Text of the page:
Bible

BibleHave you read the Bible lately? I mean, have you really read it for personal insight and direction for this (sometimes) crazy world we live in? If you haven’t, I know four reasons why you haven’t. Actually, they’re pretty good reasons, so let’s start there. You haven’t read the Bible for your own personal growth for quite a while. Here are some reasons why:

  1. You got a lot of that in Sunday school as a kid. Even though you know better, you’ve convinced yourself you’ve “been there, done that,” and you know all that stuff.
  2. You just don’t have time. Life is busy. Besides, there are e-mails to check and TV to watch. You’re working harder for fewer results. Life is just too stressful.
  3. When you last encountered the Bible, you started at the beginning—where else? You got bogged down about 50 pages in, where the subject turned to a bunch of ceremonial laws from a civilization that became irrelevant about 15 centuries ago.
  4. As you read the Bible, you encountered old, archaic words we don’t use anymore. It became harder to understand than Shakespeare. You quickly surmised it’s written for Bible scholars, and you set it aside.

If those issues fit you, your first reaction to my suggestion that you read the Bible is probably, “You’re crazy!” Keep reading. A few insights and a second try could greatly improve your life—honestly! Let’s look at these four hurdles again:

  1. You got it in Sunday school. Maybe you did, and maybe you didn’t. But you’re a different person now. You’re older and you’re facing a world with a lot of challenges. Most people are surprised how helpful the Bible can be—if you overcome some of these hurdles.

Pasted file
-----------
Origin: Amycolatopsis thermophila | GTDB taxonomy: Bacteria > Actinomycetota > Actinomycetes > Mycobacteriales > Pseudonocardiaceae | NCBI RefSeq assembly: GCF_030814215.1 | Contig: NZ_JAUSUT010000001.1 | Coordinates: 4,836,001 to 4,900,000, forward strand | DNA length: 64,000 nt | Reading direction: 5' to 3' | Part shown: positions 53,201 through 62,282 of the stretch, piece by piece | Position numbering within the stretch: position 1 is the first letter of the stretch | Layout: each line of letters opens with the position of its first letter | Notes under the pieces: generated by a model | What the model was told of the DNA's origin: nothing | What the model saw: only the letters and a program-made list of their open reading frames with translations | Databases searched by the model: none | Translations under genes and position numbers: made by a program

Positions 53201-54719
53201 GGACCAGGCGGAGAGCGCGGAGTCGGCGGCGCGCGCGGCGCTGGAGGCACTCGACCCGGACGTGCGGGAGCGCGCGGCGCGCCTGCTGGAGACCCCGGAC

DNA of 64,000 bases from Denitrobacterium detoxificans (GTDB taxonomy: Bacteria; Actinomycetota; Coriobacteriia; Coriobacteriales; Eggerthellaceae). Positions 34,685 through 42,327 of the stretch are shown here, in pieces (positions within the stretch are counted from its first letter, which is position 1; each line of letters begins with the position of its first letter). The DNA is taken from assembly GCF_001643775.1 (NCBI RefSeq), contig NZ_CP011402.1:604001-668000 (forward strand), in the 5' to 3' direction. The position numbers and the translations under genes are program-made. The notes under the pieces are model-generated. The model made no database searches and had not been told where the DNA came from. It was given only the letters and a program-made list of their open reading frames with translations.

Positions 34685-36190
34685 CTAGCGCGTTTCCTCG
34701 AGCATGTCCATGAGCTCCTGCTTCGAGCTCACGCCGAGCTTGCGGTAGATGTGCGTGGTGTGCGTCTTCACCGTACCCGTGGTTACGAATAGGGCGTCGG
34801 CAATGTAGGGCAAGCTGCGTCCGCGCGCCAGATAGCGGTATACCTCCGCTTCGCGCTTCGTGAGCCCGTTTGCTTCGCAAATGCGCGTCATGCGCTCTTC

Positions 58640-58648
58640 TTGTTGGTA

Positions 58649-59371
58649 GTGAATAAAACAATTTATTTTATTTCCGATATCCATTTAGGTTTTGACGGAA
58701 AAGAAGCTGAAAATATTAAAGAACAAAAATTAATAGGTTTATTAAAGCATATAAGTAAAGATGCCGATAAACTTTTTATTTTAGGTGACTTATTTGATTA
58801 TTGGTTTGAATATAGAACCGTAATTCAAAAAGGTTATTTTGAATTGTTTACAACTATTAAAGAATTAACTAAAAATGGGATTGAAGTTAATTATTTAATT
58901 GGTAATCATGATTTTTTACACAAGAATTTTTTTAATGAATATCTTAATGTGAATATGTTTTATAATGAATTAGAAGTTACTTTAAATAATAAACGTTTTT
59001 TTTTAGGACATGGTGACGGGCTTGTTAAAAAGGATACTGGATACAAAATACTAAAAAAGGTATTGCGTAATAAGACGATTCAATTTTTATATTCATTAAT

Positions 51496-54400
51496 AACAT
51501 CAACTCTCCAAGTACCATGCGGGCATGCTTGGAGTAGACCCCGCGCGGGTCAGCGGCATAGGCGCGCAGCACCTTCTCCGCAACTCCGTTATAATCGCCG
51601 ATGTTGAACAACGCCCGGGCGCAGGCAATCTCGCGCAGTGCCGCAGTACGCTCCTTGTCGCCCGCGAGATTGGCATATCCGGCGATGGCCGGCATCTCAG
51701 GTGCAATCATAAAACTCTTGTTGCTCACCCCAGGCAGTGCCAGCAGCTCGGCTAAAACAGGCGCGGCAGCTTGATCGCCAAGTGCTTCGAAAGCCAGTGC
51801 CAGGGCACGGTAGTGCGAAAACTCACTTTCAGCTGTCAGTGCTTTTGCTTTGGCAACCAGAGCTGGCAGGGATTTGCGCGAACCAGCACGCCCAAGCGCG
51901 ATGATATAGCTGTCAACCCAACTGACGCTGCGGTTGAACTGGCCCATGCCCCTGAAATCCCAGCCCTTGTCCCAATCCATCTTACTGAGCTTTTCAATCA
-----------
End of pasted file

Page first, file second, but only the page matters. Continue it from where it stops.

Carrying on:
2. You’re right, you’re busy. Life is hectic. But most of us find time for what we really value. My life is very demanding. I travel a lot, teach, write, work with churches, and run a tree farm, as well as enjoy my family—along with a few hobbies. But I wouldn’t miss my chance to read the Bible each day. I mean, it helps me understand life—a lot. You won’t know the value unless you give it a try. But how you try will make all the difference. Let me explain in the next two points.
  3. The Bible was written over many centuries. It has several kinds of literature. It’s not just a book, but a collection of books. So, here’s an odd recommendation. Don’t start at the beginning. Start with the book of Proverbs. These are wise sayings, based on divine wisdom. Mix in some of the Psalms. These are the words to songs, and like songs today, they have some great lessons for life. Then read the Gospel (“Gospel” just means good news) of John. Then read Luke. Then try Philippians (named after a group of believers in a church by that name). But this won’t work for you unless you are sure to follow my next step.
  4. Get a modern translation of the Bible. At first you might object, remembering the Old English version you grew up with. That’s because you got hooked on the words (even though you didn’t understand some of them). They sounded like poetry or “religious.” Trust me, God is not hung up on the words, but the meaning. Just try a modern translation. Go to a Christian bookstore and ask the clerk to guide you toward the newest in translations.

Give it a try. You will discover a treasure chest of value for life. I promise! So does the Ruler of the universe. Now encourage everyone in your church to do the same. You will add value to everyone.

What keeps you reading the Bible? Please share your experiences below.

Kent Hunter is known as the Church Doctor. His most recent e-books are The Future Is Now and The J-Dog Journey, available at no cost. Contact him at (800) 626-8515, or you can visit www.churchdoctor.org.

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One Comment, RSS

  • Dr. Barry Kolb

    says on:
    February 25, 2014 at 3:18 am

    Get a grip on your Bible: hear the Word; read the Word; Study the Word; Memorize the Word; Meditate on the Word; and finally Apply the Word!

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